"e;A history of Chinese philosophy in the so-called Axial Period (the period of classical Greek and Indian philosophy), during which time China evolved the characteristic ways of thought that sustained both its empire and its culture for over 2000 years. It is comprehensive, lucid, almost simple in its presentation, yet backed up with incomparable authority amid a well-honed discretion that unerringly picks out the core of any theme. Garlanded with tributes even before publication, it has redrawn the map of its subject and will be the one essential guide for any future exploration. For anyone interested in the affinities between ancient Chinese and modern Western philosophy, there is no better introduction"e;Contemporary Review"e;The book is an expression of first-rate scholarship, filled with deep insights into classical Chinese thought. At the same time, it provides a comprehensive and well-balanced discussion that is accessible to the general reader. It is the rare kind of book that will be used as a standard text in introductory courses and be regularly consulted and cited by specialists working in the field."e;Philosophical Review"e;For those who will read only one book on Chinese philosophy, A. C. Graham's Disputers of the Tao is it."e;Journal of the History of Philosophy A. C. Graham (19191991) is considered by many to have been the leading world authority on Chinese thought, grammar, and textual criticism and the greatest translator of Chinese since Waley. He taught at the School of Oriental and African Studies, London University (where he was Professor of Classical Chinese until 1988) Yale, Ann Arbor, Tsing Hua, Brown, and Honolulu. He was a Fellow of the British Academy. His numerous works include Two Chinese Philosophers (1958), Poems of the Late T'ang (1965), Chuang-tzu: the Seven Inner Chapters (1981), and Studies in Chinese Philosophical Literature (1986).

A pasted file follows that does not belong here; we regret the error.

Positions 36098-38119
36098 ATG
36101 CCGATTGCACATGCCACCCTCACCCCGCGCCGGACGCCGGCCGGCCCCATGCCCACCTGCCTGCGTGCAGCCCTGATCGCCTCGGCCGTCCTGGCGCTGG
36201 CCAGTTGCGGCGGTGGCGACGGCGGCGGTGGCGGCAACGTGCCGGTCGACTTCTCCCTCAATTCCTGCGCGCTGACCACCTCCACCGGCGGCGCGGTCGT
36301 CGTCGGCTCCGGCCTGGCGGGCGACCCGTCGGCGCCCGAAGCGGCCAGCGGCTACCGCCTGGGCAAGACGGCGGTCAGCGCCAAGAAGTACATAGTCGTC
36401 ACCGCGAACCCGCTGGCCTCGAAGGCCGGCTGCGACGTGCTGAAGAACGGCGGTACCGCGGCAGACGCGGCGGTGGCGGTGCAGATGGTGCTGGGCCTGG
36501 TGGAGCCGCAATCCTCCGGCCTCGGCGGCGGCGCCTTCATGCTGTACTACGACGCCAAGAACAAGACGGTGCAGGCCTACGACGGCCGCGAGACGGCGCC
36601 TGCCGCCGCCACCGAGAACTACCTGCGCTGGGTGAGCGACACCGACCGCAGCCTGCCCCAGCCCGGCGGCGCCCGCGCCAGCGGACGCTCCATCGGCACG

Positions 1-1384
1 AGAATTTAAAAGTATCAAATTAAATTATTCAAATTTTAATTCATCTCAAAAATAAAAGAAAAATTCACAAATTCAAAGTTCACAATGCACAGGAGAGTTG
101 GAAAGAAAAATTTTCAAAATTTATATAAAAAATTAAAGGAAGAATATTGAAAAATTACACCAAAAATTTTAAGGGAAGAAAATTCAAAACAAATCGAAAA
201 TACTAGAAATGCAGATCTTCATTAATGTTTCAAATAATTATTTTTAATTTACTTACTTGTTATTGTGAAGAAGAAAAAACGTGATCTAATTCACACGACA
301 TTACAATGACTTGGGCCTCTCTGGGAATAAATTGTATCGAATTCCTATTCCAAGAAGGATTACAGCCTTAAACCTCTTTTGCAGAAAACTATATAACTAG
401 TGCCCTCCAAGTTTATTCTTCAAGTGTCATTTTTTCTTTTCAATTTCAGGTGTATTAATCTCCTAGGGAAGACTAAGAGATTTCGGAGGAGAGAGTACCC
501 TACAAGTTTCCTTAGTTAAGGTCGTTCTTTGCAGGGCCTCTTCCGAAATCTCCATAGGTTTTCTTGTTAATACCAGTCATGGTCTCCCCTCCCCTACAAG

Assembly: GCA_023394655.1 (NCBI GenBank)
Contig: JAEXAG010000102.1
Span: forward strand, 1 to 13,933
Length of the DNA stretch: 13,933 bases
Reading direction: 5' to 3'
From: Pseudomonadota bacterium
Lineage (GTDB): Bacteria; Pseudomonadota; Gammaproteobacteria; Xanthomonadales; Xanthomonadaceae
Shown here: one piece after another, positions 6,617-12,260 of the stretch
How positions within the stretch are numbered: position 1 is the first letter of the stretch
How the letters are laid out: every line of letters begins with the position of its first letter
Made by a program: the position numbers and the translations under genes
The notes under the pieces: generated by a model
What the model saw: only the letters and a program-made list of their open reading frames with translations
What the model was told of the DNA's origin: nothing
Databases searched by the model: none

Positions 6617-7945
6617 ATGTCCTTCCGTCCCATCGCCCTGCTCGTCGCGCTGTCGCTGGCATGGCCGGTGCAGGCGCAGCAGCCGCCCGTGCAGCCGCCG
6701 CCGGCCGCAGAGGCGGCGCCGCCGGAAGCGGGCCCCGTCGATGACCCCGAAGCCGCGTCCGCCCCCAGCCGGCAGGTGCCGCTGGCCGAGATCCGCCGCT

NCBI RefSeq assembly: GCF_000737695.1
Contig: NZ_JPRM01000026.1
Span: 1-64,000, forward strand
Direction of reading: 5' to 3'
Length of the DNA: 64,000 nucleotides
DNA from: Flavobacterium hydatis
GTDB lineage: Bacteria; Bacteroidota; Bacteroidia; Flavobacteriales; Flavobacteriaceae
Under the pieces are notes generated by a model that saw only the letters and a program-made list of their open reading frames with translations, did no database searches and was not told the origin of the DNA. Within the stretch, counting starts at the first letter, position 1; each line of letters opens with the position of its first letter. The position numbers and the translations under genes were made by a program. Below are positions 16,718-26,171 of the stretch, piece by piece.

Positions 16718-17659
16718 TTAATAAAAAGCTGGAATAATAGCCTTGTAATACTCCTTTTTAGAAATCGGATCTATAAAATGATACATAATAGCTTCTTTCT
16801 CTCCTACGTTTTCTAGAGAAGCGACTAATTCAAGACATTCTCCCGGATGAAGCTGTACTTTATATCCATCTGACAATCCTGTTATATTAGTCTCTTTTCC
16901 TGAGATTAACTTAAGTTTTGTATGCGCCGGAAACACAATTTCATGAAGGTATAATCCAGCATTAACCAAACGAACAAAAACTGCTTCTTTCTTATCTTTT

Disputers of the Tao
Philosophical Argument in Ancient China
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